Gautam Nimmagadda, Founder & CEO, Quixy

With over 12 years in the technology sector, Mr. Gautam Nimmagadda has taken a keen interest in expanding coding horizons from techies to technology novices which led to the establishment of a no-code digital transformation app. His expertise lies in product ideation, product building, process optimizations, to name a few. Gautam holds a master’s degree in Computer Science from the University of Iowa, US and a Bachelor of Engineering in Computer Science from Osmania University.  In his role as a dynamic entrepreneur, Gautam captains leadership, customer engagement, strategizing solutions, and strong business acumen while building a world-class team at Quixy. When away from work, Gautam is a curious reader and is also a former numismatist.

 

Before we delve deep into the subject matter, here are a few numbers. A report published by Gartner predicts that by 2024, around 65% of new business applications will be created using no-code/low-code platforms. Based on another research done by Brand essence Market Research, the global no-code/low-code development platform market will reach 65 billion US Dollars by 2027 (indicating a CAGR of nearly 26%).

The aforementioned numbers reflect the potential of no-code development tools in expediting digital transformation. By enabling citizen developers (business users who build applications using no-code development tools for business use) to create cloud applications without writing a single line of code, no-code platforms are:

  • Empowering enterprise agility,
  • Achieving quicker development turnaround times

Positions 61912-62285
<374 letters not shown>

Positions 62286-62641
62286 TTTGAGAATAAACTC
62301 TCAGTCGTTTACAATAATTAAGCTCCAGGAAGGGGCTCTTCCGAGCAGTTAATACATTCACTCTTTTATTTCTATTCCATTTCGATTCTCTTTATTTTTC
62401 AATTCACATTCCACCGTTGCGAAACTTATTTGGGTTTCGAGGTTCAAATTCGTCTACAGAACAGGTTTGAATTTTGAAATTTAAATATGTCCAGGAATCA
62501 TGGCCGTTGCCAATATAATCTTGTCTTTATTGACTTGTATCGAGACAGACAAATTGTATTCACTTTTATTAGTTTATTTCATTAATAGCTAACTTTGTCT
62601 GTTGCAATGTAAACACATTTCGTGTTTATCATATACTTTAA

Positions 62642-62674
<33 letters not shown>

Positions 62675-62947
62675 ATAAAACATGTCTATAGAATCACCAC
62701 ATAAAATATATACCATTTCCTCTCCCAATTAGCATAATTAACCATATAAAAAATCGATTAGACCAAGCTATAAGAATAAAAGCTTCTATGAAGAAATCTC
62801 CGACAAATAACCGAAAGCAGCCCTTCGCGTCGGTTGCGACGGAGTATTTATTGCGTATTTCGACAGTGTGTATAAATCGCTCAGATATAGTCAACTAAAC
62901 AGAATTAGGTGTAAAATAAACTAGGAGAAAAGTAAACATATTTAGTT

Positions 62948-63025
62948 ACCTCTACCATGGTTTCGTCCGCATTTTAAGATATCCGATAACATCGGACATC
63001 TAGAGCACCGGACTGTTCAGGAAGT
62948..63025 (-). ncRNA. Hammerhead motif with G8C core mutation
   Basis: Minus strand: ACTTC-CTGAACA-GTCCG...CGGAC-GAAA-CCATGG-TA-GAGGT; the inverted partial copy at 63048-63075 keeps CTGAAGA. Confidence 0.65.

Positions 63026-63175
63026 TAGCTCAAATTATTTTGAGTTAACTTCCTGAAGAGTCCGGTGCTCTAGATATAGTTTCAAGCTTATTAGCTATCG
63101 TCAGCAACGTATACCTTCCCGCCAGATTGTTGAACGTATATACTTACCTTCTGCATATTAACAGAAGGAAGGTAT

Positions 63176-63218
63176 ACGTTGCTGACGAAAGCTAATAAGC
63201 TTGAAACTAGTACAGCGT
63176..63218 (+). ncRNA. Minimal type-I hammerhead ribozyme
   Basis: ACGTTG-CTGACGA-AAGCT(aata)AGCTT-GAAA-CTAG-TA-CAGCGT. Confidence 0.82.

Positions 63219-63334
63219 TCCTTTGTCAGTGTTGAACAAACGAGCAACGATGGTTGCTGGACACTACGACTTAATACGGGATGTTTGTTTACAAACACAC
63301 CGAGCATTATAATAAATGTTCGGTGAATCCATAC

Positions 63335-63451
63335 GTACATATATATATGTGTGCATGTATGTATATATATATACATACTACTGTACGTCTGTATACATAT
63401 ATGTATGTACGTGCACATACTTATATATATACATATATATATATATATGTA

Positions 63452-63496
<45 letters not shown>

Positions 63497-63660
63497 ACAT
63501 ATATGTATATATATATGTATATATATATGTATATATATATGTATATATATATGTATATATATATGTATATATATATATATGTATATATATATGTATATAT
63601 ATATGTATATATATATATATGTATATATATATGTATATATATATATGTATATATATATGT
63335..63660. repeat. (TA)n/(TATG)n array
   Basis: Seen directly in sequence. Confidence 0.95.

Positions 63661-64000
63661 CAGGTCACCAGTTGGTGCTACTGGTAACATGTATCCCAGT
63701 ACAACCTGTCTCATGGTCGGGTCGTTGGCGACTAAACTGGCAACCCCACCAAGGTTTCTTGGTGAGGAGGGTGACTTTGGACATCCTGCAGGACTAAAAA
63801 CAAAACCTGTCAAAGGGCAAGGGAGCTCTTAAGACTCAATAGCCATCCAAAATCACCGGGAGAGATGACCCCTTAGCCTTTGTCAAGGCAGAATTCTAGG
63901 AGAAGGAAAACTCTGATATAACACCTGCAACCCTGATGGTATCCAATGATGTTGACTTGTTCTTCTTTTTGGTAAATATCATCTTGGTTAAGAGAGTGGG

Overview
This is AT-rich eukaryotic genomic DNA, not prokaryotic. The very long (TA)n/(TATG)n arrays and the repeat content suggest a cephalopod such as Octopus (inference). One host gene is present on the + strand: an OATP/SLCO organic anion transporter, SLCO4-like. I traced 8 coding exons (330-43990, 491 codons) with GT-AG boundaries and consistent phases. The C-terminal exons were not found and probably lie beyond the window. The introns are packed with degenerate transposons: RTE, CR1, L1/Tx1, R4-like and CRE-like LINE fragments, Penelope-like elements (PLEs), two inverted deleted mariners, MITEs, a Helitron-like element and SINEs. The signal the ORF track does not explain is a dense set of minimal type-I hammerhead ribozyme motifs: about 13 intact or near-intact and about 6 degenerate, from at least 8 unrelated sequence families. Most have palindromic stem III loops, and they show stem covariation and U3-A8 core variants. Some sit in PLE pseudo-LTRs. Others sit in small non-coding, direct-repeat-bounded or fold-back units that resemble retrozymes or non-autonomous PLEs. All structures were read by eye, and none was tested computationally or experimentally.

• Accelerating business innovation
  • Increasing the Quality of the digital solutions

But more importantly, they are democratizing application development in a big way.

What does “democratization” of application development mean?

Business users should be able to build and configure their software and not dictate their work around a thousand code lines. Application development concepts should be easy to understand for business users so that they can:

  • Automate manual processes to boost productivity
  • Integrate customer journeys across channels and deliver an omnichannel experience
  • Optimize complex systems using predictive analytics to minimize downtime

This is the essence of democratization. It entails delegating responsibility, tools, and accountability for developing digital capabilities to business divisions rather than IT. The pandemic has given this trend a headstart, reinforcing the need to digitalize how businesses operate and serve their clients remotely. Application development that was once done under dedicated IT teams’ expertise is now becoming “democratized.” This democratization of digital delivery has been made through the accelerated adoption of hyperautomation and no-code development tools. Many businesses are rethinking the delegation of roles and responsibilities between IT and non-IT departments.

When the ability to build business applications expands beyond IT and goes into the hands of individuals experiencing the challenges first-hand — for example, business analysts, administrators, and marketing specialists — the speed with which a company can achieve digital transformation skyrockets.

Even for firms with ample IT resources, it is nearly impossible to function with the speed and responsiveness that this moment necessitates. Every new difficulty must be routed through technical employees, or every new application necessitates dedicated engineering resources. Enterprises can unlock a variety of benefits by empowering line-of-business people to construct business apps without writing a single line of code, including:

  • Building a flexible workforce that understands business and programming logic and can respond quickly to product iterations.
  • Achieving rapid innovation iteration cycles.
  • Freeing up more experienced programmers to handle projects of greater strategic value and ensuring that their specialized knowledge gets its due.